The Skids first ever release epitomised the punk ethic.
Four teenage mates from a small town in the east of Scotland just far enough away from Edinburgh to feel isolated, they feel they have the songs, drive, energy and ambition to take on the world. The problem is, nobody from any record label will travel to Dunfermline – the London ones are completely out of the question and the Scottish ones want to concentrate on the capital and Glasgow. The solution, as advocated in the fanzines of the day, is DIY.
Four teenage mates scrimp and save all they have and get themselves into small studio in Edinburgh in October 1977 where they lay down three self-produced and raw sounding tracks. The tracks are in a fit enough state to go to a printing press to be turned into a 7” EP and so the next step is to form a label to host the subsequent release. The four teenage mates get help from the owner of a music shop owner in their home town who is able to create a new label and call it No Bad Records.
A cheap looking sleeve is designed to house the plastic containing the vinyl. The front of the sleeve has four grainy images from photos that look as if they have been taken in the booth you find in train and bus stations, together with a stylised take on the name of the band – Skids. The reverse lists the three tracks on the vinyl as well as the most basic information about the band members:-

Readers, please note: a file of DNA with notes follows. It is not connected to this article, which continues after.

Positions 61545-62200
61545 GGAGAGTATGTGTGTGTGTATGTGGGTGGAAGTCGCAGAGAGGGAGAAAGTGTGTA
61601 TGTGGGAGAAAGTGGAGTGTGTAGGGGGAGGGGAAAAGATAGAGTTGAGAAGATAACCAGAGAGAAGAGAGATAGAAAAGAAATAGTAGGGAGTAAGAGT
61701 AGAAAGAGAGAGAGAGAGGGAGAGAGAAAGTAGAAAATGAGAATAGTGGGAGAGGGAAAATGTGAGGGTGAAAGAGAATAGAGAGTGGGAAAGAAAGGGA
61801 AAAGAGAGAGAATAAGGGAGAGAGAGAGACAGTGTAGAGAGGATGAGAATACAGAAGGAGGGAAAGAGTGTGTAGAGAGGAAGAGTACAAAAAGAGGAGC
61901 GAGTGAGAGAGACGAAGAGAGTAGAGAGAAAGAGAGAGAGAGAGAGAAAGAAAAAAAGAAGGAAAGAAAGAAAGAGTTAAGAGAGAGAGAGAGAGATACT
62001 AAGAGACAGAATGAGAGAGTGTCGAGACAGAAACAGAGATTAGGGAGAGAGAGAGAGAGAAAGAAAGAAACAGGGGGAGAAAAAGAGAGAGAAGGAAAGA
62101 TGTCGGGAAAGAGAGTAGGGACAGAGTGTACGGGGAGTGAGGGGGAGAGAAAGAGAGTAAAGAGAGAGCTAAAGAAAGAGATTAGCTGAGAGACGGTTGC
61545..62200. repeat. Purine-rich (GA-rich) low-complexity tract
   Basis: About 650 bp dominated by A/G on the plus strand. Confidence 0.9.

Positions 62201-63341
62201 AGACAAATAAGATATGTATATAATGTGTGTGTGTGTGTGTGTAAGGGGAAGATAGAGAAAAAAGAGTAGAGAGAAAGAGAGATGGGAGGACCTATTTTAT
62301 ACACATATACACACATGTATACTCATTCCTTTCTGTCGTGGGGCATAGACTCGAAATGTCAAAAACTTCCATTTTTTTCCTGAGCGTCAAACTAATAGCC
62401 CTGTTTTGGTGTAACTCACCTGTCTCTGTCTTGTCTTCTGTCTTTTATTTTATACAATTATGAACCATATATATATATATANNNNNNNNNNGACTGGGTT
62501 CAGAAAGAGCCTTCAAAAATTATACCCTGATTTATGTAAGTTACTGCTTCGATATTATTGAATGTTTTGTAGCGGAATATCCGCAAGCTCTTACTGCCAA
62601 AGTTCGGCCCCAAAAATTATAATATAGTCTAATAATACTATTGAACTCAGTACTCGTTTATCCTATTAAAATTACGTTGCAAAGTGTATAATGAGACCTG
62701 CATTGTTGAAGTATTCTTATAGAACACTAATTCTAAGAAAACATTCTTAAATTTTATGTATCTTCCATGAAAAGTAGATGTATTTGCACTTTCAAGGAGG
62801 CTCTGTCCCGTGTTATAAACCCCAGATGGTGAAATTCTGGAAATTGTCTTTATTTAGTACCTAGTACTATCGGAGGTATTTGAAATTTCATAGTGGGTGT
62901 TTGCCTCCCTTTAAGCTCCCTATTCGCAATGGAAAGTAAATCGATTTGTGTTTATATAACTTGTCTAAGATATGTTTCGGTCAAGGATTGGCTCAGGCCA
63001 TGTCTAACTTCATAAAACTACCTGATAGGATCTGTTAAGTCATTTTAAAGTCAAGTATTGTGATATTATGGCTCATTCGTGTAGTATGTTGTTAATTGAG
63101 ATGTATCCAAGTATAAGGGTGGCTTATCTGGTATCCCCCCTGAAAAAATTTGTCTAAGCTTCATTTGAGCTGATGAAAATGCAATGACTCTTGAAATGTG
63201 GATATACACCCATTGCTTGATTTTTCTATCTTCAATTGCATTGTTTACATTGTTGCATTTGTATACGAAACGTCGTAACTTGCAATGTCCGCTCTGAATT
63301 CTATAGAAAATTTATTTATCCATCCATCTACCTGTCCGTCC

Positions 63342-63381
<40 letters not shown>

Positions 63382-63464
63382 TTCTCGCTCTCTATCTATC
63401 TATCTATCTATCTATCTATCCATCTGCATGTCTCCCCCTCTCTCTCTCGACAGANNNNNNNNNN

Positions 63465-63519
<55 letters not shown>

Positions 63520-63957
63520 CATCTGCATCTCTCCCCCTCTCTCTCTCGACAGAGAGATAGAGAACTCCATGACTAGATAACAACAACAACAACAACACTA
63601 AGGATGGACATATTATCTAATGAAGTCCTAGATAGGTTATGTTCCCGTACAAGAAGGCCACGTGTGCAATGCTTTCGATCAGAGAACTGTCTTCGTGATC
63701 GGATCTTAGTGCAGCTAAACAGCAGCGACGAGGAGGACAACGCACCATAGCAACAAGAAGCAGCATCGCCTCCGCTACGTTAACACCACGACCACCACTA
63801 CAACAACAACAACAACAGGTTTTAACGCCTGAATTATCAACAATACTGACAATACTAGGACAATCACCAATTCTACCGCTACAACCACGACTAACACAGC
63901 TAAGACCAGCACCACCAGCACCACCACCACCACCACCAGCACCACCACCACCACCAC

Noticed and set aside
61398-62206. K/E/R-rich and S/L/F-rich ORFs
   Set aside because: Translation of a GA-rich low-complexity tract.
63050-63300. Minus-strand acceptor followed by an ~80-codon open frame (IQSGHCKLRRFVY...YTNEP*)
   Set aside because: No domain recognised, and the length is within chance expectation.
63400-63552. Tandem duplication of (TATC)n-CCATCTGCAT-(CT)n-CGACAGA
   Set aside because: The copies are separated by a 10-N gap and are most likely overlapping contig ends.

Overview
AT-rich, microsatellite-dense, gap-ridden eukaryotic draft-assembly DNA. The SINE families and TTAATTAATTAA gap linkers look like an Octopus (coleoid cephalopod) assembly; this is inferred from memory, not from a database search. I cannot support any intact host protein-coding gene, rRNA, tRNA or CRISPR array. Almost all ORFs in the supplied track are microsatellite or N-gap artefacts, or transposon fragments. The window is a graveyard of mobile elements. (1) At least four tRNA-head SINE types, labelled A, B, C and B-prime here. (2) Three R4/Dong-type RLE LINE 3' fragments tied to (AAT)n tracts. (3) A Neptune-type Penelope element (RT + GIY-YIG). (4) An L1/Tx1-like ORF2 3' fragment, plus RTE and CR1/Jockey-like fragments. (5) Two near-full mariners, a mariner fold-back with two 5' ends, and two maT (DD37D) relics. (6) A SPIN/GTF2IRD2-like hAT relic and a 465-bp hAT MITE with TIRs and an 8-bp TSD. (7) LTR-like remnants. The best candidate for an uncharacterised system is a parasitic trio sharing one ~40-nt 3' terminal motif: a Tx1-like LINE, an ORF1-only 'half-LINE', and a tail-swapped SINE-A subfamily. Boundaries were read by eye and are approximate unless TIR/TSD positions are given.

Stuart – Lead
Richard – Vocals
Alexander – Bass
Thomas – Drums
The engineer, Dougie, is credited and thanks are given to Mike Douglas, Clive, Oscar, Conn, Sandy…….(the last-named being the music shop owner)
It also says ‘Released through Aim Enterprises Limited (Dunfermline) 28464’ which could well be a phone number. It was released on 24 February 1978
This is what you heard if you played the vinyl:-
John Peel heard it and then played it. His listeners liked it a lot and Skids were suddenly on the radar of many in the music industry. It didn’t take too long for them to leave No Bad Records behind as they signed to Virgin Records just two months after the EP had hit the shops. A successful career ensued.
The next release on No Bad Records was in 2017 when The Skids released Burning Cities, their first new album in 36 years. A lot had happened in the intervening period.
The Charles EP is a fine debut. It did exactly what it was designed to do and that was act as the showcase and calling card for Stuart Adamson (19 years and six months old when they went into the studio), Richard Jobson (16 years and a handful of days when they went into studio) and the slightly older Tom Kellichen (23) and Bill Simpson (aka Alexander) (20).
They would record better and more memorable singles, but none quite as important.